Lucy Tuttle, a career music teacher at a small K-8 school, is riffed at the end of the school year due to budget cuts. Often teachers are riffed at the end of a school year to help the district make budget, but they are hired back in the fall when attendance dictates it's necessary. This is not the case for Lucy. The entire music department has been cut. Not only is it an assault on her income but on her heart. Her late father had started the music department at the school and she feels responsible for it's demise. 

Lucy goes through denial, followed by depression, and finally acceptance. And with acceptance comes discovery in a most unexpected way.

I highly recommend this book or any others that Ruchti has written. One of my favorites, As Waters Gone By, is one of my favorites. But all of the ones on her backlist promise hours of savoring the wonder of her prose. 

I received this book from the publisher for the purpose of review and all opinions expressed here are my own. You can read more about her at

Cynthia Ruchti tells stories hemmed in Hope through her novels, novellas, devotions, and nonfiction, and through speaking for women’s events/retreats and writers’ conferences/workshops. She draws from 33 years of experience writing and producing the 15-minute daily radio broadcast, “The Heartbeat of the Home.” Her books have received recognition from RT Reviewers’ Choice, PW Starred Review, Selah Awards, Christian Retailing’s BEST Awards, CLASSeminars Award of Excellence, Golden Scroll Awards, and more. She serves as Professional Relations Liaison for American Christian Fiction Writers, is a board member of the Deliver Hope ministry, and is part of the worship team at her church. She and her husband live in the heart of Wisconsin, not far from their three children and five grandchildren.

Saturday, August 08, 2015

Going Indie -- A New Frontier For Me -- Thyme for Love Has Been Reborn!


Until July 29, 2015, I was a traditionally published author only, but things have changed. On that July day, my first independently published novel went on sale, making me a hybrid author.

About six months ago, I received my rights back from the publisher for Thyme for Love (TFL} and its sequel, Love Will Find a Way. The only choice I had to keep the book in the market place was to step my toe into the waters of independent publishing, bettern known as "going indie."

When going indie and publishing your book yourself, you become not only the author, but also the publisher, editor, cover designer, and publicist. Here is a rough breakdown of the steps I had to take:

1.  A professional edit is normally required, but since TFL was already edited by a professional editor when it was first published, I did not hire an editor. I tweaked the writing in some places and updated the technology, but the content remained the same.

2.  I don't have the ability to produce a professional looking cover (at least not yet).  The average cost of a good cover design runs around $400, but I was fortunate to win a cover design through an online auction and paid substantially less than the norm.

3. The systems for Kindle, print, and other ebook sellers do not accept a Word document. I considered formatting my manuscript myself with the help of written instruction, but in the end, decided to pay a professional formatter. I've never regretted it. When I uploaded the formatted manuscripts, they both passed on the first try. Well worth the nominal expense.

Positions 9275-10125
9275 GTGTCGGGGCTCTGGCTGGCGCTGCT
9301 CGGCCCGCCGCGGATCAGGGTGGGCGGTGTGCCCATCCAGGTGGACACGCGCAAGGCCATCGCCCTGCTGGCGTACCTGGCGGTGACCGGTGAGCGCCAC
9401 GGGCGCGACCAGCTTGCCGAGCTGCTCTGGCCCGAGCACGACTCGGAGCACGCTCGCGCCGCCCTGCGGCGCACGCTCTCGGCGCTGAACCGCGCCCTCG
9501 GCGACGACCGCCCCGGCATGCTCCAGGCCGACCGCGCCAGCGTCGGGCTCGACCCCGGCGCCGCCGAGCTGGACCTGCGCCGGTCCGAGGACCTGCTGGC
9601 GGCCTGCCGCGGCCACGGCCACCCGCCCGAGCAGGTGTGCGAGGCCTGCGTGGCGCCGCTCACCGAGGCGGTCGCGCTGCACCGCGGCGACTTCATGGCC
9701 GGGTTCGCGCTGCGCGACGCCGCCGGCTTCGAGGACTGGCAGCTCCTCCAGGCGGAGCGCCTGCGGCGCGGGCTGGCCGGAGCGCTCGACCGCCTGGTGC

One of my memes.
4.  Within days of submitting my manuscript to Amazon's Create Space for print copies, I was able to order author copies at a very reasonable price. Within a week, they arrived at my door, every bit the quality printing I have received from traditional publishing houses. 

5. There are a few different packages you can use to upload to Kindle. I chose Kindle Direct for the first 90 days Thyme for Love is on the market. This program gives Amazon an exclusive, and the agreement can be renewed every 90 days. Several benefits come with this program, including promo packages and advertising. 

You can check out the Amazon page by clicking here!

6. Marketing is the last, and probably the most important, step. Unless you can afford to hire a publicist, you are the publicist. Word of mouth is always the best way to get results, but to get the buzz going you need to get your book title out there. I've become quite adept at designing memes and posting them in various places like Twitter and reading groups on FaceBook. There's a fine line between posting enough to make your book known, but not so much people stop following you. But once you hit a good balance you should see steady growth in sales. 

One of the best benefits of indie publishing is there's no waiting for a royalty statement from my publisher. The Amazon site not only tells me how many books have sold, but also the total amount of royalties I have coming. For a while I became obsessive in checking my sales, and anxious! More about that in my next post.

Does this mean I'm not planning to have my stories published by traditional publishers in the future. Absolutely not. I'm working on pitches right now for my editor appointments at the ACFW conference next month. The  landscape of publishing has changed and is continuing to change at a rapid rate.  At first the thought scared me quite a bit, but now that I've gone indie on TFL and will soon do the same for its sequel, I'm embracing the changes and finding the process quite enjoyable.

Have you published indie yet? Are you planning to? Please share your own experiences in the comments. I’d love to hear from you!